At the conclusion of the conference, it was announced that TWAS's 22nd General Meeting will take place in Rabat, Morocco, next fall. The Moroccan Academy of Sciences and Technology will generously serve as the local host.
Da Hyderabad (India) Jagadish Shukla fornisce la sua ricetta per prevedere – meglio – il clima di domani.
23 September. The TWAS 21st General Meeting will take place in Hyderabad, India, on 19-22 October 2010. More than 300 invitees from 54 countries are expected to attend. Dr. Manmohan Singh, the prime minister of India, will address the delegates at the opening ceremony.
SciDev.Net's T.V. Padma will be blogging live from TWAS's 21st General Meeting in Hyderabad, 19-22 October 2010.
16 October. It owes its existence to an unusual alliance between an internationally renowned ophthalmologist, who specialized in cornea disease, and a famous film producer, who found fame and fortune in the "dream world" of Bollywood.
16 October. "India’s too big to be straight-jacketed into a single framework for science and technology," says Prithviraj Chavan, India's Minister of Science & Technology and Earth Sciences.
Dallo studio delle proteine malate e del loro legame con diversi target nuove prospettive terapeutiche – A Hyderabad (India), dal 18 al 22 ottobre è di scena la ricerca internazionale firmata TWAS.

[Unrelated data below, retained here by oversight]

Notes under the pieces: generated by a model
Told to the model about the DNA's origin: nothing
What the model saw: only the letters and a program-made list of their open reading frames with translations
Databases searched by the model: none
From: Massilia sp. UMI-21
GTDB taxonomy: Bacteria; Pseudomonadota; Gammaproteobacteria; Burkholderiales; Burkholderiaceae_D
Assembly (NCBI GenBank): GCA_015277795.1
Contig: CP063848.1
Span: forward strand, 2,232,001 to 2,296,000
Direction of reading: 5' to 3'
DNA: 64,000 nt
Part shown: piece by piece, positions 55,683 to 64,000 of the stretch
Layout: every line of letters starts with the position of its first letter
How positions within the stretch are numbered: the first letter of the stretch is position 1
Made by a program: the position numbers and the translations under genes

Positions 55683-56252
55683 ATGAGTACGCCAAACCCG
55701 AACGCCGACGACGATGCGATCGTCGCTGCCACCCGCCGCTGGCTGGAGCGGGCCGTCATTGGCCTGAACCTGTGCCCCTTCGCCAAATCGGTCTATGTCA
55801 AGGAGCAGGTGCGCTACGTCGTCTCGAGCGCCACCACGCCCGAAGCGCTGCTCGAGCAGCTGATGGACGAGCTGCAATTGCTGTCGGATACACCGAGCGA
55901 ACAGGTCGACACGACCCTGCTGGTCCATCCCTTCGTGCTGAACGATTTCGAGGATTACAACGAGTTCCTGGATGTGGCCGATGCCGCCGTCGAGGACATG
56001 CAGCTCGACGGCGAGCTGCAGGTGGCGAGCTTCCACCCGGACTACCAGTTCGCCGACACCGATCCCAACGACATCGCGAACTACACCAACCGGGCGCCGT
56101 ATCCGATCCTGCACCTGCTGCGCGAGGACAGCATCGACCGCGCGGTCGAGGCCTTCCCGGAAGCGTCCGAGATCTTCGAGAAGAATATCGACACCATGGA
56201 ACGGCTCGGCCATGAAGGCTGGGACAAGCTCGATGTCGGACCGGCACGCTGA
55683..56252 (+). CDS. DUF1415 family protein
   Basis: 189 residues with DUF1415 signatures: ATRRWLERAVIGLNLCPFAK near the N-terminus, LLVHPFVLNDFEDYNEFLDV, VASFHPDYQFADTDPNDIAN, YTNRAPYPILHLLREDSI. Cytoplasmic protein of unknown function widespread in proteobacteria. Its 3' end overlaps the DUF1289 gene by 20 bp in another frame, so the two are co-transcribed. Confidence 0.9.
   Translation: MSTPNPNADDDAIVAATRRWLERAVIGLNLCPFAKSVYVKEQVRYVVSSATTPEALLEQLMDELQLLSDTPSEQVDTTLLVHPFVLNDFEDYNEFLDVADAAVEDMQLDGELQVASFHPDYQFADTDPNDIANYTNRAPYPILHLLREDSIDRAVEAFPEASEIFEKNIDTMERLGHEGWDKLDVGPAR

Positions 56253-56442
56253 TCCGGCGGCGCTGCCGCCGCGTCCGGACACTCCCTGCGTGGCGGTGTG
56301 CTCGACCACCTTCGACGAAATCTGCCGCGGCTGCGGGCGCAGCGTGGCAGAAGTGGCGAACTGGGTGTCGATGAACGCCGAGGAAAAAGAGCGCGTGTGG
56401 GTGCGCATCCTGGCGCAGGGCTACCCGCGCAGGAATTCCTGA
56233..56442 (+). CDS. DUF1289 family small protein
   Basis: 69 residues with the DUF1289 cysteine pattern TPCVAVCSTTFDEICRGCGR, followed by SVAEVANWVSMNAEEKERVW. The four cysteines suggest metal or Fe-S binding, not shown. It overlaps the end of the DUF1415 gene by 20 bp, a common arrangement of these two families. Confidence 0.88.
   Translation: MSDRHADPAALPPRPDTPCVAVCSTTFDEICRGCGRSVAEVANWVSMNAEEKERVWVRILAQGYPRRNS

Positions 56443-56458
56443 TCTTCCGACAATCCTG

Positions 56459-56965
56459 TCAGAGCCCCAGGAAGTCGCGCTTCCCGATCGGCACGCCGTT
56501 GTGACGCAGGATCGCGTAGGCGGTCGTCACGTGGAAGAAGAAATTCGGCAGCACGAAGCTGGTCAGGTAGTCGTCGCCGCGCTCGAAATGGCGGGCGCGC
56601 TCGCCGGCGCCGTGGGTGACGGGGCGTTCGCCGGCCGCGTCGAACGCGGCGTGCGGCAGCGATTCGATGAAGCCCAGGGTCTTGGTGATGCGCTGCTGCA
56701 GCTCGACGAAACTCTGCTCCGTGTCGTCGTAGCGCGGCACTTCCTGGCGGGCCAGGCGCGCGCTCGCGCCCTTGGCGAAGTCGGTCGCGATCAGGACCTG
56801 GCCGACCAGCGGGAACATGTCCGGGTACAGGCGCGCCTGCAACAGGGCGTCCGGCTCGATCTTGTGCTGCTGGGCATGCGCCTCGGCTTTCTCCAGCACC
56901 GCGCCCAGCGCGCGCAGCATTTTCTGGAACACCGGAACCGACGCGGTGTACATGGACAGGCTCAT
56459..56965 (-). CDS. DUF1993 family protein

18 October. TWAS has announced the winners of the TWAS Prizes for 2010 at the Academy's 21st General Meeting in Hyderabad, India. Each TWAS Prize carries a cash award of USD15,000. The winners will be asked to lecture about their research at TWAS's 22nd General Meeting in 2011, where they will also receive a medal and the prize money.
19 October. Fifty-eight new members have been elected into the Academy in Hyderabad.
19 October. The Council of TWAS has awarded 'TWAS Medal Lectures' to three TWAS members in recognition of their achievements in their fields of research. The scientists honoured will lecture on a main aspect of their work at the next TWAS General Meeting.
19 October. The prize, which includes a USD100,000 cash award, is given to eminent scientists from the developing world who have made significant contributions to science and science-based development.
19 October. "Science is a key driver that guides global discourse," says Manmohan Singh, the Prime Minister of India.
20 October. "Women in academia in Turkey are not suffering," says Cigdem Kagitcibasi, a professor in the College of Arts and Sciences at Koc University.
20 October. The prizes, which are awarded by TWAS's five regional offices, carry a USD3,000 cash award. They are given to individuals who have made outstanding contributions to improving public understanding and appreciation of science.
21 October. Abdoulaye Mando sees the world from the ground up – a line of vision that is helping thousands of farmers in sub-Saharan Africa.
21 October. The driest place on Earth is playing a major role in determining whether life has ever existed on Mars.
22 October. "Wasps have complex social lives," says Raghavendra Gadagkar, INSA S.N. Bose Research Professor and J.C. Bose National Fellow at the Indian Institute of Science in Bangalore.
22 October. "Global health is in a period of dramatic transition," says K. Srinath Reddy, president of the Public Health Foundation of India. And that transition is having a profound impact on health across the globe, especially in the developing world.